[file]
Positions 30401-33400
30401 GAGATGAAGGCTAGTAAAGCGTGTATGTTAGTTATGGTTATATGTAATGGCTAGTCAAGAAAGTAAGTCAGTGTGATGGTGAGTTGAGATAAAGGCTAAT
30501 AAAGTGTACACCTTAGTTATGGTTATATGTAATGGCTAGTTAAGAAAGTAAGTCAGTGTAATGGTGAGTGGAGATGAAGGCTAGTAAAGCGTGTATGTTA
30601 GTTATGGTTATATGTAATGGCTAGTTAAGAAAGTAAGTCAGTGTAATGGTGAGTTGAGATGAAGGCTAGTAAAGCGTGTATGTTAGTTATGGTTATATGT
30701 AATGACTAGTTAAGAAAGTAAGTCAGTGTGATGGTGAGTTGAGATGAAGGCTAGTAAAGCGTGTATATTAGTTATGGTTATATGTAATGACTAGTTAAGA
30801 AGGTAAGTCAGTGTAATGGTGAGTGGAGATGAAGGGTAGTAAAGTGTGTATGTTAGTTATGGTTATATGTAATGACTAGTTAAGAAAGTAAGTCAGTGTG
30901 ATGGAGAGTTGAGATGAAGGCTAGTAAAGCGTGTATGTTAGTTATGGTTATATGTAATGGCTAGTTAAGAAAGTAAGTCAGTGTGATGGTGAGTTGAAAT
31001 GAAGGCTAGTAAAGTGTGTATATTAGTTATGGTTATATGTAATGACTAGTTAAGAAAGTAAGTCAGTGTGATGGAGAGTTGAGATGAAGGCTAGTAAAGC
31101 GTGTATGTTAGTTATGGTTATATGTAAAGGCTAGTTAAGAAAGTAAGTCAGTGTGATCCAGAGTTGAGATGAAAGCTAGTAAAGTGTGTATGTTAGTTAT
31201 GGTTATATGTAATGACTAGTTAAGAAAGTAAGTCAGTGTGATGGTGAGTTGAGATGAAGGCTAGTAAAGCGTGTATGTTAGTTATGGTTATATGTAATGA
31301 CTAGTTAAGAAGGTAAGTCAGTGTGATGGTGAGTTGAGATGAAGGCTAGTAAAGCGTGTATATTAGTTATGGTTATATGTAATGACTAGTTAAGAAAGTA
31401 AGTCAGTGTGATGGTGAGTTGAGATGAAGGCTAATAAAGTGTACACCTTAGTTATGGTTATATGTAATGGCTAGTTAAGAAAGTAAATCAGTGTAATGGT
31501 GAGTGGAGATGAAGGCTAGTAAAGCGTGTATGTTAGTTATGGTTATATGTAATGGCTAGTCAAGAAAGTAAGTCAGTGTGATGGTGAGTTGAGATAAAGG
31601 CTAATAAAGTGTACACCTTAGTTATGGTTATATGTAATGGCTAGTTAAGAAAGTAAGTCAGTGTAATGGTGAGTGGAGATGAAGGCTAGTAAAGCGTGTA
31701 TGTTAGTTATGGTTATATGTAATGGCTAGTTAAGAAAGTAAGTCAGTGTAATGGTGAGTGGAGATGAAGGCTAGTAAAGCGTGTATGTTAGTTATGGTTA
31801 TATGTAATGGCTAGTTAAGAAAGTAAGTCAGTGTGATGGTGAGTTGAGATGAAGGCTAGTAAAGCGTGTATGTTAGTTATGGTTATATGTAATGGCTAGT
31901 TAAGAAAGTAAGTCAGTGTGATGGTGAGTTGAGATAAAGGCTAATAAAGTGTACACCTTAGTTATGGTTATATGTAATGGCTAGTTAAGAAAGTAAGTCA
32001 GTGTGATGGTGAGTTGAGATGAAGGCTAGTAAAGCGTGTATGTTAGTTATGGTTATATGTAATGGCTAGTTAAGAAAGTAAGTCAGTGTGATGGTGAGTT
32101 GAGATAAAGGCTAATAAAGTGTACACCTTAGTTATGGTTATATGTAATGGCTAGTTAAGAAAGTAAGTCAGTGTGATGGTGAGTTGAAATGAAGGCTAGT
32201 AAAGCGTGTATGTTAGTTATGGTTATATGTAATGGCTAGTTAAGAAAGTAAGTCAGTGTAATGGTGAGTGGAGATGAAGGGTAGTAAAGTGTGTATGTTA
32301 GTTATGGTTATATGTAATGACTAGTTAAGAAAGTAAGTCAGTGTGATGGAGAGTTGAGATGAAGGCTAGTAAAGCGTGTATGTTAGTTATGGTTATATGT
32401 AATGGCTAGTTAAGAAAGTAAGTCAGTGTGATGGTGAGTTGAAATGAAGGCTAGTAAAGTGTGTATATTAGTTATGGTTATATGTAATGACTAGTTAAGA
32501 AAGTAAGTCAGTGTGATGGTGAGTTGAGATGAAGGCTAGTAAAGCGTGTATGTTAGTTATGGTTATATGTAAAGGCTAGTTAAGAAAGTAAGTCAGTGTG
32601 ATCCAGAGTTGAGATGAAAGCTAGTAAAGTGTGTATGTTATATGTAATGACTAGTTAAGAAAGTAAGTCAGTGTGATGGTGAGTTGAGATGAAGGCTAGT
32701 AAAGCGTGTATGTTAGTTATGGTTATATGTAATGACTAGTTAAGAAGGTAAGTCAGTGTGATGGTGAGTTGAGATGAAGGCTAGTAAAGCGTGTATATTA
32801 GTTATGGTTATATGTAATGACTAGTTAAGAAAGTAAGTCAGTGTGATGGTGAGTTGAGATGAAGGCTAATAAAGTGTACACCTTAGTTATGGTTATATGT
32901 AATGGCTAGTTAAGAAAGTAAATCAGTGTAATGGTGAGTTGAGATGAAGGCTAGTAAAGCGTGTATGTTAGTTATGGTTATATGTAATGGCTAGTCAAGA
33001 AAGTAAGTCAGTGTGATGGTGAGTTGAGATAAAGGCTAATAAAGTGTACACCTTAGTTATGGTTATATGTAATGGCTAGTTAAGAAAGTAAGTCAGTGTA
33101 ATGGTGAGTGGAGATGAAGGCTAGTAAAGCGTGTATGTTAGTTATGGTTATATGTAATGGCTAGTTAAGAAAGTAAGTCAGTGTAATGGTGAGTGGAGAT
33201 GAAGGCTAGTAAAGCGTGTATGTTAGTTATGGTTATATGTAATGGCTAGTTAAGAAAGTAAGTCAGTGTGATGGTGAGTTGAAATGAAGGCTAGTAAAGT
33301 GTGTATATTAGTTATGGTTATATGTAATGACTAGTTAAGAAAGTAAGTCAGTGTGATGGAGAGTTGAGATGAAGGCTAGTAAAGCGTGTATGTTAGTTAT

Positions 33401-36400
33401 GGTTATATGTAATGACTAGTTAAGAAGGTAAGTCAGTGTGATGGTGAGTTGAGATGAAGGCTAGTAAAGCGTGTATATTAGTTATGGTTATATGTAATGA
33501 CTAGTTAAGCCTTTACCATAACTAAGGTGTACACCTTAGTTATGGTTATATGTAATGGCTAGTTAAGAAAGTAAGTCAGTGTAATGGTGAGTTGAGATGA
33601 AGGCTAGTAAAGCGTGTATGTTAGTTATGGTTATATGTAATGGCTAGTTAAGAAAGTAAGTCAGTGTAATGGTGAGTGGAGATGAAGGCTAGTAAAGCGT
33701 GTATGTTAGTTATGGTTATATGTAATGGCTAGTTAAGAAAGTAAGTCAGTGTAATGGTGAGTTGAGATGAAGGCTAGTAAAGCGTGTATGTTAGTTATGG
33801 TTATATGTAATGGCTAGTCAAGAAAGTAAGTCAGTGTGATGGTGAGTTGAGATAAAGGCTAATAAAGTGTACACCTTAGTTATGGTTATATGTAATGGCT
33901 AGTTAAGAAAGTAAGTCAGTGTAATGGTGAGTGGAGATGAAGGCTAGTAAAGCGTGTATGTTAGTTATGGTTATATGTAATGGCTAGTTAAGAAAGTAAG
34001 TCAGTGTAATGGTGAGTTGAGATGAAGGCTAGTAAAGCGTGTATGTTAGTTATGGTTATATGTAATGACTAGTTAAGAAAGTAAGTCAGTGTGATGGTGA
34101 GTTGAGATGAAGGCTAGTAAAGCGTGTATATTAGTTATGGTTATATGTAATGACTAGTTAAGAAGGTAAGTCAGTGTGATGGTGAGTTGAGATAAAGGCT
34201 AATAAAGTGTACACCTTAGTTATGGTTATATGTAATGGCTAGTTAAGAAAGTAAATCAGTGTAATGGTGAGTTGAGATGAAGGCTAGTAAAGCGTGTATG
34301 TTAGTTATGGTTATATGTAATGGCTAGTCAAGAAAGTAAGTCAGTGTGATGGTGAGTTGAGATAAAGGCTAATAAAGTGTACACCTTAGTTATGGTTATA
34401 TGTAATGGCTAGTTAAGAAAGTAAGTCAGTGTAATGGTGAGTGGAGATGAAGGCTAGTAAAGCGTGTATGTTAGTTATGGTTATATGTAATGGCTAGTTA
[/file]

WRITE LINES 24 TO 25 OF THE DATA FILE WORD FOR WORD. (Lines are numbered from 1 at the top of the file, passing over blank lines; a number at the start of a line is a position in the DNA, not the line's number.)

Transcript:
32601 ATCCAGAGTTGAGATGAAAGCTAGTAAAGTGTGTATGTTATATGTAATGACTAGTTAAGAAAGTAAGTCAGTGTGATGGTGAGTTGAGATGAAGGCTAGT
32701 AAAGCGTGTATGTTAGTTATGGTTATATGTAATGACTAGTTAAGAAGGTAAGTCAGTGTGATGGTGAGTTGAGATGAAGGCTAGTAAAGCGTGTATATTA